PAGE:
As the highly infectious Omicron variant fuels a surge in coronavirus cases — as well as demand for testing — Los Angeles County health officials have paused a home testing program for residents as they contend with an accumulation of kits.
The program shipped free at-home nasal swab tests to residents experiencing COVID-19 symptoms or those who’ve had a known exposure, according to the L.A. County Department of Health Services.
Health officials temporarily halted the program Wednesday, citing “a current backlog in the logistics of processing these kits,” the health services department said in an email.
A cap of 4,000 home test kits a day was implemented to “ensure the kits are sent, received and processed in a timely manner,” the department said.
It’s not clear when the program will resume, but department officials said an announcement would be posted on the website as soon as it becomes available. In the meantime, Health Services said it will provide details about a new program next week.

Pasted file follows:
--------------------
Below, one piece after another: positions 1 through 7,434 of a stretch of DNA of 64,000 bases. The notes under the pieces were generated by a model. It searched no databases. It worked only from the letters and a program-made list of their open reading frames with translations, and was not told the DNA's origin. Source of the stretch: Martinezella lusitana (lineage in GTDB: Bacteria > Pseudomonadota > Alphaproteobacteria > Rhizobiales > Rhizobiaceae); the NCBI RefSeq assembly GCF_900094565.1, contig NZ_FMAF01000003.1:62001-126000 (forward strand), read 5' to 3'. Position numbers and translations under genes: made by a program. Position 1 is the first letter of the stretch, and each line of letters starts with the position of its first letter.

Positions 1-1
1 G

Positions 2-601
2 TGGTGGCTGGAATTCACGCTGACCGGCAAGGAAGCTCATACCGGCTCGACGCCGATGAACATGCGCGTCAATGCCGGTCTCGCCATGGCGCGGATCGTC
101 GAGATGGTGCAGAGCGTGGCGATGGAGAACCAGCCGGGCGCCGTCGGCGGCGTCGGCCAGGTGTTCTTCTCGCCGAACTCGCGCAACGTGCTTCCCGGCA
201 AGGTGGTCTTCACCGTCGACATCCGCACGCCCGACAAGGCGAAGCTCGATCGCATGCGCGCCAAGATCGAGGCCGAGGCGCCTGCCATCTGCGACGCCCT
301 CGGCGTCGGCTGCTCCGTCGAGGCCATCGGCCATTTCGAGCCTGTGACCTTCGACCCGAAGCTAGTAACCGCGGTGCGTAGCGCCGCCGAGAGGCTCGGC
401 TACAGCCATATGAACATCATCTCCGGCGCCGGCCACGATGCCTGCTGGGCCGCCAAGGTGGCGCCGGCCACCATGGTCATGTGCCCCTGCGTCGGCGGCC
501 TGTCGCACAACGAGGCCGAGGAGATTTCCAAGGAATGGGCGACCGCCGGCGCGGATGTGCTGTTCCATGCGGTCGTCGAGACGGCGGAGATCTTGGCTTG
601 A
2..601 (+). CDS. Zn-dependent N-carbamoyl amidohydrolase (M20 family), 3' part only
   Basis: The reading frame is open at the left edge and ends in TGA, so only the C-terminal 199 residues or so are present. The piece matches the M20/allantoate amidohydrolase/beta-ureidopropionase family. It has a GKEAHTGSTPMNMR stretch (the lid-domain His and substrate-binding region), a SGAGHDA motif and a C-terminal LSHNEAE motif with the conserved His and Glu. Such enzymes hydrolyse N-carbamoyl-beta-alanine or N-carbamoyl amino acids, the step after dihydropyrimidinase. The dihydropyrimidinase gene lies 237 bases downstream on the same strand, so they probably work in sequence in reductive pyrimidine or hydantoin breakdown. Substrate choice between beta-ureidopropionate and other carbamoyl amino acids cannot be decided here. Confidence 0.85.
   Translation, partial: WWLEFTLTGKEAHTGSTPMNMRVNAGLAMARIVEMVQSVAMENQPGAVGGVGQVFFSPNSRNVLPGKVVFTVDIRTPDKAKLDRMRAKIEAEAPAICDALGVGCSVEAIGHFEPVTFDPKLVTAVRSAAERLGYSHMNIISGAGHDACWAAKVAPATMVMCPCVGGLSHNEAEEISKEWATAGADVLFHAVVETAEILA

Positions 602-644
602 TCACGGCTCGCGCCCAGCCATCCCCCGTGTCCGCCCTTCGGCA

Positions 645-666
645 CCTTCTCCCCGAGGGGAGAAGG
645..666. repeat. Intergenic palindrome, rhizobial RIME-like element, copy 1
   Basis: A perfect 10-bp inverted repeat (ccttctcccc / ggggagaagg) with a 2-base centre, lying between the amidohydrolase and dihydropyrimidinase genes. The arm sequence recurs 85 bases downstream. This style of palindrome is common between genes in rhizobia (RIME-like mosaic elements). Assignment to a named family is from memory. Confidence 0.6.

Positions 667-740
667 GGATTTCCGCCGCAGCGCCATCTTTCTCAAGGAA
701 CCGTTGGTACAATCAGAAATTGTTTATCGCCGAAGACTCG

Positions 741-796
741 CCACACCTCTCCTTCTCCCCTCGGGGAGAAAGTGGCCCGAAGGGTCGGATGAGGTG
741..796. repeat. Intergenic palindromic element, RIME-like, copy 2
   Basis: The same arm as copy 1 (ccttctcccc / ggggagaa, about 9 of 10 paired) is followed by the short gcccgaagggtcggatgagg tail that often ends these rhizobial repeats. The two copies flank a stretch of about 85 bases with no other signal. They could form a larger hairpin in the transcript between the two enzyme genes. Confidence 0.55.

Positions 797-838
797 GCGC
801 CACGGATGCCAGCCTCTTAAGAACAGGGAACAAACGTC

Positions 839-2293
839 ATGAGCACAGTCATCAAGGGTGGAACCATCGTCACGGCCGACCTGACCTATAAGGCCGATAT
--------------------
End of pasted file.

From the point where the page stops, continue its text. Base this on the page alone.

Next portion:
The new program will permit L.A. County residents to pick up and drop off tests at designated locations, which “will allow us to increase capacity and further address the current demand,” Health Services said in a statement.
Under the current program, Fulgent Genetics sends testing kits to those who qualify via FedEx, along with a prepaid overnight shipping envelope. Residents are instructed to collect a sample from their nose, package it and either schedule a pickup from FedEx or drop it off at a lab. Results are sent within 48 hours.
The original program was billed as “holiday testing” in the Health Service’s website address, and what began as a temporary service in 2020 was relaunched over the recent holiday season to meet a surge in demand, according to reporting by KTLA-TV.
As Omicron spreads, there has been an increased demand for testing.
The crush has led to a shortage of at-home tests, prompting some pharmacies and stores to limit the number of tests each customer can buy.
Long lines and frustration have also become the norm at many testing sites.
“Due to the national shortage of COVID tests, and the incredibly high demand for testing locally, long wait times are now unfortunately common,” Terry Kanakri, a spokesman for Kaiser Permanente Southern California Region, said in a recent statement.
In the last seven days, about 23% of the 464,849 tests conducted in Los Angeles County have returned a positive result, according to The Times tracker.